A new study by the University of St Andrews reveals that ethically sourced chocolate can support wildlife.

The study was part of a collaboration led by the University of St Andrews with the University of the West Indies, St Augustine.

It shows that research into currently farmed cacao forests, abandoned forests and natural unfarmed forest on the Caribbean island of Trinidad found that all three supported bird diversity, contrary to expectations.

HeraldScotland: Purple honeycreeperPurple honeycreeper

Even forest specialist bird species such as collared trogons, long-billed gnatwrens and red-eyed vireos were found in the cultivated areas.

A PhD student in the School of Biology at the University of St Andrews, Haley Arnold, said: “Our research highlights the value of actively cultivated cacao agroforests and secondary forest alongside primary forests as reservoirs of biodiversity.

“By supporting both biodiversity and livelihoods, traditionally-grown cacao falls within a people and nature framework.

“Taken together, these results emphasise the contributions of secondary and managed forests, which are often overlooked, to conservation.”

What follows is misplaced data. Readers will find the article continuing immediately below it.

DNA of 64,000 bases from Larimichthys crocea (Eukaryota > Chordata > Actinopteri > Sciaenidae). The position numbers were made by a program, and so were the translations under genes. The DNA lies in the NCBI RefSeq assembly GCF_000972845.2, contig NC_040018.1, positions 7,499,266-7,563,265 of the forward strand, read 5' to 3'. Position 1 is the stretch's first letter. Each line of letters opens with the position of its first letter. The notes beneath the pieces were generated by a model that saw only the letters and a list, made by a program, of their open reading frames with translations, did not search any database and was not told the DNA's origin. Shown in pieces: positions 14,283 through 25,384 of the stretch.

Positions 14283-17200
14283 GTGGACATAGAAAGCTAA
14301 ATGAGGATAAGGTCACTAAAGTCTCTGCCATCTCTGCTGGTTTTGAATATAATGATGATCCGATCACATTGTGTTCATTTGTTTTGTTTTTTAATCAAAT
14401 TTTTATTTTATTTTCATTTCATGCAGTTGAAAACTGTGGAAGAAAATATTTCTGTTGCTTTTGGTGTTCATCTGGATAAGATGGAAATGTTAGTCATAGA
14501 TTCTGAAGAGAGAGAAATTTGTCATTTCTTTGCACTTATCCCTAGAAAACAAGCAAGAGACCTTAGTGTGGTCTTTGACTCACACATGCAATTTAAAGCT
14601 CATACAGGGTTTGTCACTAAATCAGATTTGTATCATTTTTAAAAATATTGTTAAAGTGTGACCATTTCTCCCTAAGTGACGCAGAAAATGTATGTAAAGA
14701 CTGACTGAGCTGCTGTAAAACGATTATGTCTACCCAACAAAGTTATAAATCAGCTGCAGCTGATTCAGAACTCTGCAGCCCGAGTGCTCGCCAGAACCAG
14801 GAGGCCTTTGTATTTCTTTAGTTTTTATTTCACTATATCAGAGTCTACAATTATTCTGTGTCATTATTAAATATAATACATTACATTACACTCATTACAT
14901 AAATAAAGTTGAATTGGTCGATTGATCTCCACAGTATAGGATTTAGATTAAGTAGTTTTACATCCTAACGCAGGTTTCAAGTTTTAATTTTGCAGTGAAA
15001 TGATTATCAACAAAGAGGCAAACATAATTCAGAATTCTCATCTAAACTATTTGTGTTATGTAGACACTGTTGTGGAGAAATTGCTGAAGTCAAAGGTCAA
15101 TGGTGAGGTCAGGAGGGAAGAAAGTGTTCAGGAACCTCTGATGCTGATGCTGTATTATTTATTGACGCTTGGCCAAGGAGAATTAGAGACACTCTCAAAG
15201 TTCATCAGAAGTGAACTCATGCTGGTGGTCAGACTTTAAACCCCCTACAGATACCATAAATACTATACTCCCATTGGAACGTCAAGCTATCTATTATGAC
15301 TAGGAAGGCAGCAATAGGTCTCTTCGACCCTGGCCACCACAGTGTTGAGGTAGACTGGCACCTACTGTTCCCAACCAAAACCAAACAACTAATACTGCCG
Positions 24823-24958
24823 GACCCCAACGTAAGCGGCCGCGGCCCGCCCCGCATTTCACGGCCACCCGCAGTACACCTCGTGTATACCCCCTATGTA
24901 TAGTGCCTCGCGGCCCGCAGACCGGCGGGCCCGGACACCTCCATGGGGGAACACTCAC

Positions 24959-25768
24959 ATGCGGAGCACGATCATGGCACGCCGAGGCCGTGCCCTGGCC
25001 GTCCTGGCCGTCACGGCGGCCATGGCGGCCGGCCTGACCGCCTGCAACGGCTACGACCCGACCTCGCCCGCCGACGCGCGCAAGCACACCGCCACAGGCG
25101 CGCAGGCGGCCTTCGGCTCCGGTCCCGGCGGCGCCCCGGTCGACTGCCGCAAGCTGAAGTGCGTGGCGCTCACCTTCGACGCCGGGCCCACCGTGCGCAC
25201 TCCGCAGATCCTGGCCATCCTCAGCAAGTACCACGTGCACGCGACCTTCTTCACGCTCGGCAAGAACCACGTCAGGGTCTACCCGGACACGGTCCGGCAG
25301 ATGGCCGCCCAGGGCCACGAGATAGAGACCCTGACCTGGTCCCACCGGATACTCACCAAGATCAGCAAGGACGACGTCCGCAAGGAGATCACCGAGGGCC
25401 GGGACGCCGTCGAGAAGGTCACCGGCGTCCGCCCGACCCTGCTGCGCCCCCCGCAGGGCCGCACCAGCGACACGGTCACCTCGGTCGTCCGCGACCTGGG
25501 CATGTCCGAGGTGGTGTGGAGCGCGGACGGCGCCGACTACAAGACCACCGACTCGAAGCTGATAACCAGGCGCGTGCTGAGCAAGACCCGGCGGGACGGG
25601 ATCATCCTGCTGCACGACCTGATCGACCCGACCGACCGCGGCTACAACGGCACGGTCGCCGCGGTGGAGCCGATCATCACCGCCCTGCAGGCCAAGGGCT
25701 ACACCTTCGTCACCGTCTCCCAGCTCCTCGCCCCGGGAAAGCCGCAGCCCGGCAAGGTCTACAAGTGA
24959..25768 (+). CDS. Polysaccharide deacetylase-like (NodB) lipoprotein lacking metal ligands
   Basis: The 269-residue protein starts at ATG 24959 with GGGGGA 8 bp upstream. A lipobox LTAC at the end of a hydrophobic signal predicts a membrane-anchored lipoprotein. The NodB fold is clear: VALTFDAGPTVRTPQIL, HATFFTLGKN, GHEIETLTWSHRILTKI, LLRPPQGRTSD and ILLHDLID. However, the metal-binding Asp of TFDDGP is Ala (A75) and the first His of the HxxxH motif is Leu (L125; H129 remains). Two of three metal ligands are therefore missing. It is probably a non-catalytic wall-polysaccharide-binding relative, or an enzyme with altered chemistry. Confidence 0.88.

HeraldScotland: Cocoa harvestCocoa harvest

Unlike many other forms of agriculture, traditional cacao agroforests have standing trees that form two canopy layers, and often have other agricultural trees like mango and orange mixed in.

The complex three-dimensional structure and the wealth of fruiting and flowering plants provided can be valuable habitat for wildlife, even though they are human-created and managed systems.

Trinidad’s Northern Range mountains comprise a gradient of forest ages from actively farmed land to primary forest, allowing researchers to look for patterns of biodiversity across different successional stages.

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The research team, which included Professor Anne Magurran of the University of St Andrews and Dr Amy Deacon of the University of the West Indies, also found that natural primary forest which had never been farmed featured an even greater number of tree species, alongside more sensitive and specialist bird species.

HeraldScotland: Crested oropendolaCrested oropendola

Ms Arnold added: “This reminds us that, despite the value of agroforests to biodiversity, we should not forget about protecting primary forests.

“These old-growth forests are especially valuable given that they take a century or more to recover following disturbance.”

By choosing chocolate made from traditionally-grown shade cocoa, for example The C Note Ltd, Gola Rainforest Chocolate, and products certified by the Rainforest Alliance, it is possible to support both livelihoods and biodiversity while enjoying delicious chocolate this Easter.

The paper, ‘Contrasting trends in biodiversity of birds and trees during succession following cacao agroforest abandonment’ is published in British Ecological Society.